With endless sources of information at your fingertips and the world changing faster than we have any hope of keeping up with, the traditional cookie-cutter style of learning that we grew up with is redundant. Teaching can no longer be about imparting selected knowledge and memorising content. Now it’s about developing agile thinkers and nurturing learners to have a growth mindset. And inquiry learning is at the forefront of this shift.
“Ours is a culture where mistakes are embraced as a pathway to growth,” says Rachelle Brutnell, Dean of Primary Prep to Year 3 at Sunshine Coast Grammar School.
Nowadays we know a lot more about neuroscience, the plasticity of brains and their ability to continually evolve. Having a growth mindset, being able to display flexible thinking and to view things from different perspectives, is critical now.
To prepare students for a globally connected and information data-driven world, schools acknowledge the need to drastically shift their approach to learning.
“We want to develop the next generation of young adults to have a deep understanding of themselves as learners, to be curious and to actively seek to question, trial, design and create solutions to problems in the world. We want our learners to connect, to understand and to empathise with people and the environment. To be creators and solution finders,” says Mrs Brutnell.
Mrs Brutnell believes that sparking this curiosity starts with the littlest learners, with a child-centered, inquiry approach being a valuable part of the Grammar Primary curriculum.
“An inquiry approach allows teachers to design opportunities for exploration and this is often centered around an initial question. Inquiry is certainly not limited to, but lends itself to the Science and Hass curriculum and it can increase learner agency by igniting student’s curiosity and connecting prior knowledge to areas of interest in the curriculum,” says Mrs Brutnell.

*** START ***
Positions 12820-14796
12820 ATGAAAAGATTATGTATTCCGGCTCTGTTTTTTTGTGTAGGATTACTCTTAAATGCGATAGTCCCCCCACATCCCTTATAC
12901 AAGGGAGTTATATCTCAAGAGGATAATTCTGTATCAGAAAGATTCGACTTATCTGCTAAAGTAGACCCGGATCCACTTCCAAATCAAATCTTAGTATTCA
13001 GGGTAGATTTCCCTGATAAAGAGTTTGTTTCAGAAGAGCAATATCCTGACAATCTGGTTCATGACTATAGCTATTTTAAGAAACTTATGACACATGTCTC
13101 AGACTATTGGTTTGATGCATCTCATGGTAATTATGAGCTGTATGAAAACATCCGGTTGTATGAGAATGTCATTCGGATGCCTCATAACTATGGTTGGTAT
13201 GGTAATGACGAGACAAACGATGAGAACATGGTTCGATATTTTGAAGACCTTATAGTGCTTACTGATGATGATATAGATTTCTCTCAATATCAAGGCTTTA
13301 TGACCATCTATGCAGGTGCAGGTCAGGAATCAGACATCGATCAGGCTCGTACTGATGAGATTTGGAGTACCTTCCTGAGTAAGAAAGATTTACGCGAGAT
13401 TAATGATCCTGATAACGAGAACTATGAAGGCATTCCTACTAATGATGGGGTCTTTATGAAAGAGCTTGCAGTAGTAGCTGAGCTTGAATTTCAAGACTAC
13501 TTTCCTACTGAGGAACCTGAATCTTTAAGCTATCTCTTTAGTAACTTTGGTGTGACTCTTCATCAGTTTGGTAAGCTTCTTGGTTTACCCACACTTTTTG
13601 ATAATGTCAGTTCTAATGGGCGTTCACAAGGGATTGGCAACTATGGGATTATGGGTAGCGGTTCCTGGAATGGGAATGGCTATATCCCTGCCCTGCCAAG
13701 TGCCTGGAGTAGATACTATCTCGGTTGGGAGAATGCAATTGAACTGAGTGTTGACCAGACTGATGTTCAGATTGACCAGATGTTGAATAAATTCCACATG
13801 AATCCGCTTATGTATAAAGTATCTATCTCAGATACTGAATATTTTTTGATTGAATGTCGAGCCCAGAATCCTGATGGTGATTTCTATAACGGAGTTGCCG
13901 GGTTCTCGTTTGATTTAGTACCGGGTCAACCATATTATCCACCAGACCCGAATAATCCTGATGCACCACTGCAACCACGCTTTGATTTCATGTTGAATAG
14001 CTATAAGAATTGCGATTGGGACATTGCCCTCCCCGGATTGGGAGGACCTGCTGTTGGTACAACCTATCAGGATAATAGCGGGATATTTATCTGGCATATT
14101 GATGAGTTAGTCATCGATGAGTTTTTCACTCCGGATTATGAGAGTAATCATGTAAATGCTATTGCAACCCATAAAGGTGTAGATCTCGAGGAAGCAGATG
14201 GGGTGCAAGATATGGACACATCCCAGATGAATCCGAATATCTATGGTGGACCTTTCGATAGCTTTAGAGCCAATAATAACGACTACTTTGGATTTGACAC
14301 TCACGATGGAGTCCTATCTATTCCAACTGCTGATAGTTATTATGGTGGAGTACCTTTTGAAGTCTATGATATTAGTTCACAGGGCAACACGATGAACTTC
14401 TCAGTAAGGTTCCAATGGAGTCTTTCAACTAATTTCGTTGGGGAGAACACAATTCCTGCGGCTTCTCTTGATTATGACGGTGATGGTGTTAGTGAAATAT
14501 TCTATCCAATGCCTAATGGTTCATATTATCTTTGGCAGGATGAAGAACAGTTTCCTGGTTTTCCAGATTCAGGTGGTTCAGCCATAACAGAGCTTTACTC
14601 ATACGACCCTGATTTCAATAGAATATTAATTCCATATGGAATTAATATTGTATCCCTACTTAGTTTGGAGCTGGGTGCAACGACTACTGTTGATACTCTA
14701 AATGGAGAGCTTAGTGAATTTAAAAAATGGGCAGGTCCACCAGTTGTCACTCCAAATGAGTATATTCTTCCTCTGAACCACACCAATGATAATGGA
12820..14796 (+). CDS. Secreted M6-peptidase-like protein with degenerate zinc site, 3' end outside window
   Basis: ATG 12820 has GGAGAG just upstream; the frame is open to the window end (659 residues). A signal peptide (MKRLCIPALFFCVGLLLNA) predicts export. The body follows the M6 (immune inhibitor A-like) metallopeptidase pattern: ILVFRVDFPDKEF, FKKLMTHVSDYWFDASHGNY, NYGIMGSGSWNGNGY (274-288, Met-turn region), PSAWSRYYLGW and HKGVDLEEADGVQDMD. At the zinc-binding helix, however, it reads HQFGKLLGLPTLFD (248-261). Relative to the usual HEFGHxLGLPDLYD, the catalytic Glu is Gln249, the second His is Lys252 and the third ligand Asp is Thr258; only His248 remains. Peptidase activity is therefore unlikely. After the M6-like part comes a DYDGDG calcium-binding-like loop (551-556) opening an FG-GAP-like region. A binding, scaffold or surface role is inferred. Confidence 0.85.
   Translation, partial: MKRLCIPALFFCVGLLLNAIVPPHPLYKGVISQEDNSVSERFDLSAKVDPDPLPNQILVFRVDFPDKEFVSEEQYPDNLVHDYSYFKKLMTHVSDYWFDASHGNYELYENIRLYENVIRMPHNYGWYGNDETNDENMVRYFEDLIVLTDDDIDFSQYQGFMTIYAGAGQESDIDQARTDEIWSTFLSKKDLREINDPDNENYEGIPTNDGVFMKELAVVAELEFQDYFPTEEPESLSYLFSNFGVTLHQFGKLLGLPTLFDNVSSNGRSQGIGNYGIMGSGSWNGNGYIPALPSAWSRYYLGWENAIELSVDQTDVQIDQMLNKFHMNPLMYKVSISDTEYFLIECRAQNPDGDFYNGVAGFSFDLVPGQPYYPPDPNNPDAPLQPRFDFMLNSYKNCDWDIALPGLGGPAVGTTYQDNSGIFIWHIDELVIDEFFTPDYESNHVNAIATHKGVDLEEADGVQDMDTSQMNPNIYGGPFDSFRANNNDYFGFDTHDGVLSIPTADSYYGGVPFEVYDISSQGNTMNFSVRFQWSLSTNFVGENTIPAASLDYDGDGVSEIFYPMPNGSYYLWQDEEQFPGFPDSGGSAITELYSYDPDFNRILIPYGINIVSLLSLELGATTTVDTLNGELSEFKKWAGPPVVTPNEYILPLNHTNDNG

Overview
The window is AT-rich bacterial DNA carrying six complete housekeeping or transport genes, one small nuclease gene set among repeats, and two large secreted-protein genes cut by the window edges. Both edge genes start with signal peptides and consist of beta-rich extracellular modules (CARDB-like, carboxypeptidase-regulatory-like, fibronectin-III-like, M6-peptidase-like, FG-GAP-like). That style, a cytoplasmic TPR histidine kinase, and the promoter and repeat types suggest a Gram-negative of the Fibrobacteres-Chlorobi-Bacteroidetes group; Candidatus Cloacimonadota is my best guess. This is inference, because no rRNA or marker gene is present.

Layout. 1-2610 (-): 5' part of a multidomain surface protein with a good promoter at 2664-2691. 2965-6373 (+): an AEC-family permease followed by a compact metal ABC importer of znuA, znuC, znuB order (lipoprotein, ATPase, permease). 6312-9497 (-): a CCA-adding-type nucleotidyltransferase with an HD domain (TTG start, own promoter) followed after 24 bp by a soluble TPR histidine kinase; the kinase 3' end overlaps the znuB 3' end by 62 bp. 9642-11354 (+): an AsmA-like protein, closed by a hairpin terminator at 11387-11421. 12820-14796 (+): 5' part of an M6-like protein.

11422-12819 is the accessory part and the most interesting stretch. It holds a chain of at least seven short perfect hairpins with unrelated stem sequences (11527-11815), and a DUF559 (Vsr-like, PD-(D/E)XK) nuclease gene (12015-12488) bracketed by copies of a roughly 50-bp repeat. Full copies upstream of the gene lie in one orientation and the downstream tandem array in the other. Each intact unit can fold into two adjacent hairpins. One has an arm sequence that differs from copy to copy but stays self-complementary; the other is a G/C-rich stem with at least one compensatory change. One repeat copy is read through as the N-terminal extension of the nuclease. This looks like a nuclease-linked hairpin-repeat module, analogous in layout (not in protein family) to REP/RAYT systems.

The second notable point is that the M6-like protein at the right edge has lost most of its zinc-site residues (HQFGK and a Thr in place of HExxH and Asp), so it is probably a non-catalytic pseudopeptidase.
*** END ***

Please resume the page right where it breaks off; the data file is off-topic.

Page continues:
Through inquiry, students learn the skills of empathising, questioning, thinking, designing and reflecting. The many skills they gain through inquiry and design thinking are transferable; students can apply them to new contexts of learning. These are all valuable assets for children, as many of the jobs they may occupy don’t even exist yet.
“The UN sustainability goals are a shared blueprint for peace and prosperity for people and the planet. They are a call for action. We live in our world where we are more often asked to collaborate across the globe in a collective effort to seek solutions at a universal level. We want to nurture our students to be creative and flexible, we want them to seek out information to build on their existing experiences to extend and refine their thinking and ideas. Our students use thinking routines, “First I thought…, now I think…” and they often have to rethink or test their ideas and solutions several times,” says Mrs Brutnell.
Creating learner agency
The basis of this future-focused learning culture is around building ‘learning assets’ and instilling a love for learning. Learning assets are skills such as being a collaborator, a thinker, a communicator, a researcher, and a self-manager; those skills and dispositions that students need if they are to be successful in an evolving life of constant learning. To create learner agency in students—where they want to learn.
“A culture of curiosity and learning is something that is nurtured at Grammar from Prep all the way through to Year 12. Throughout the school, we focus on providing students with clarity in their learning through explicit learning intentions and understanding of the success criteria. It is through making thinking visible that we engage our students to question and wonder after their learning and the world around them,” says Mrs Brutnell.
“You want students exiting Year 12 who are thinkers that are willing to go out there and question the world and understand that you have to look at things from different perspectives. Young adults who can seek to have a positive impact in the world.” says Mrs Brutnell.
Creating a culture of learning must apply to teachers too.
“Everything that we ask of our students, we also ask of our teachers,” says Mrs Brutnell. “We want them to be lifelong learners, we want them to have those same dispositions. We want them to be researchers and onto the latest trends in education so that we’ve got best practice and we’re knowledgeable in what the future holds. I think the change in education is within both students and teachers.”
What does inquiry teaching look like?
Mrs Brutnell believes students need to do the heavy lifting in their learning, with teaching providing clarity and expectations.